And now, a word from Credence Clearwater Revival.

BOATING ON THE BLACKSTONE – GARRY ARMSTRONG

A bright shiny Sunday afternoon in June. At long last, it’s okay to take a canoe or a kayak out onto the Blackstone River. It’s been a long time awaiting.

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You still aren’t allowed to swim in the river for a number of reasons. In this particular part of the river as it runs through River Bend Farm, the huge number of snapping turtles makes it unwise to even dangle your toes in the water, much less swim.

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And the river still is sufficiently polluted to make swallowing the water or getting it in your eyes not such a good idea. But boating is officially, finally okay. You can take your raft, kayak or canoe out on the river.

It’s a fine thing to do on a lovely Sunday in June.

OH! WHAT A LOVELY WAR – REVIEW WITH VIDEO AND MUSIC

OH! WHAT A LOVELY WAR

Directed by Richard Attenborough (his directorial début)

OH WHAT A LOVELY WAR

I saw “Oh! What a Lovely War” when it was released in 1969 and never forgot it. Based on the long-running British stage production, it’s World War I — in song, dance and irony. Its catchy score sticks in your brain. The songs are those sung by the troop during that long war. The cast includes everyone who was anyone in British stage or screen during the 1960s. The credits were a veritable who’s-who of English actors.

World War I is hard to understand, even when you study it. No matter how many books I read, I’m not sure I do or will. Its causes are rooted in old world grudges that make no sense to Americans.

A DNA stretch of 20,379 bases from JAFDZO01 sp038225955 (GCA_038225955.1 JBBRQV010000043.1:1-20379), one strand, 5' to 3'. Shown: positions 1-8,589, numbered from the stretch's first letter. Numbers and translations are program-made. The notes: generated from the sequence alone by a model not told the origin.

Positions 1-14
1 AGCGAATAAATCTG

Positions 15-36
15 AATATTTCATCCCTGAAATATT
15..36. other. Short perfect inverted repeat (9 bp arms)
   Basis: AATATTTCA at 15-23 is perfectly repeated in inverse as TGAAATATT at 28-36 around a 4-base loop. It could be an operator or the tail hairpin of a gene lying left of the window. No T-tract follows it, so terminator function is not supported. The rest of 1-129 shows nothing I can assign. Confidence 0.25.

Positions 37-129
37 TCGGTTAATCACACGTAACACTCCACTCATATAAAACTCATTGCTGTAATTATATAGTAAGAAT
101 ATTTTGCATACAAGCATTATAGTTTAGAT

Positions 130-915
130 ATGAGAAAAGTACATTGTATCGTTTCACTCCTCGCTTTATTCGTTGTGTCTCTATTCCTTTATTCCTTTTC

So many ancient hatreds — thousands of years of scores to be settled.

My mother summed it: “Everyone was armed to the teeth. They wanted war. They just needed an excuse. Europe was a giant bomb waiting for someone to light a match.”

Hers may be as good an answer as any other. When the war began, it was the old world. The crowned heads of Europe ruled. When it finally ground to a halt in 1918 (it didn’t really end — WWII was the second chapter of the same war), the world had changed beyond recognition. The European monarchies were gone. A generation of men had been slaughtered; the death toll was beyond belief. The callous indifference to loss of life by those in command remains incomprehensible.

More than 9 million men were killed in battle. This does not include collateral damage to non-combatants and death by disease and starvation. It remains one of the deadliest conflicts in human history, paving the way for major political upheaval and revolution in many of the nations who fought.

You can’t make this stuff up.

Says the movie at the beginning: “The principal statements made by the historical characters in this film are based on documentary evidence, and the words of the songs are those sung by the troops during the First World War.”